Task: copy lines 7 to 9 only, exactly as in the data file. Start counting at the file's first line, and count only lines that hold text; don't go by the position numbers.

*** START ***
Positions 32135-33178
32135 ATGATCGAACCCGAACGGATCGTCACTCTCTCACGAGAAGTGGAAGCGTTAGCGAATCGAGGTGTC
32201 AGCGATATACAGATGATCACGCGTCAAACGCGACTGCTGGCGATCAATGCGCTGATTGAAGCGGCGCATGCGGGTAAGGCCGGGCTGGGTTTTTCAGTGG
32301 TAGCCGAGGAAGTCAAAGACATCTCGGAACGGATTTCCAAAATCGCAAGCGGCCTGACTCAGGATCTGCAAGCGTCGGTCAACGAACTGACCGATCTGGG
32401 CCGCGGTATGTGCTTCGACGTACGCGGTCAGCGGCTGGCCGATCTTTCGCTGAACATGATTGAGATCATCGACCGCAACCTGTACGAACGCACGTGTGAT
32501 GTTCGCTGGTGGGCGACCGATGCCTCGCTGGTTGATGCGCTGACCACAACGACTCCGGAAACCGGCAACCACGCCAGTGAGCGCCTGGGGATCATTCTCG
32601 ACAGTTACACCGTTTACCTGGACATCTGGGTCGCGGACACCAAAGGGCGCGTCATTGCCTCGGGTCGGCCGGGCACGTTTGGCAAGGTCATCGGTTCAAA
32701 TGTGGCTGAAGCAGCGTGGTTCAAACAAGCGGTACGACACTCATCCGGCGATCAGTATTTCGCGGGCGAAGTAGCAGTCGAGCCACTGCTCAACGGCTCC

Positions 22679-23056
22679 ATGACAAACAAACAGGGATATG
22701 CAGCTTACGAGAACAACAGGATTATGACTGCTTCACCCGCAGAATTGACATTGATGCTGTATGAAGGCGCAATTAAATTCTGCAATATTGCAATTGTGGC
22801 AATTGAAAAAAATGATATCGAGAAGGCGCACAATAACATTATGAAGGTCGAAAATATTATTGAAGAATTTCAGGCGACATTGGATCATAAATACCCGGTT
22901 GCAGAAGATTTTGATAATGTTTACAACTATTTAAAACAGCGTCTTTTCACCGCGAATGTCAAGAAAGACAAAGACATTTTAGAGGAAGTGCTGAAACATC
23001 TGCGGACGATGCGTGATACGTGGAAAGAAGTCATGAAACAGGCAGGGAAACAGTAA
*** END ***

32601 ACAGTTACACCGTTTACCTGGACATCTGGGTCGCGGACACCAAAGGGCGCGTCATTGCCTCGGGTCGGCCGGGCACGTTTGGCAAGGTCATCGGTTCAAA
32701 TGTGGCTGAAGCAGCGTGGTTCAAACAAGCGGTACGACACTCATCCGGCGATCAGTATTTCGCGGGCGAAGTAGCAGTCGAGCCACTGCTCAACGGCTCC

Positions 22679-23056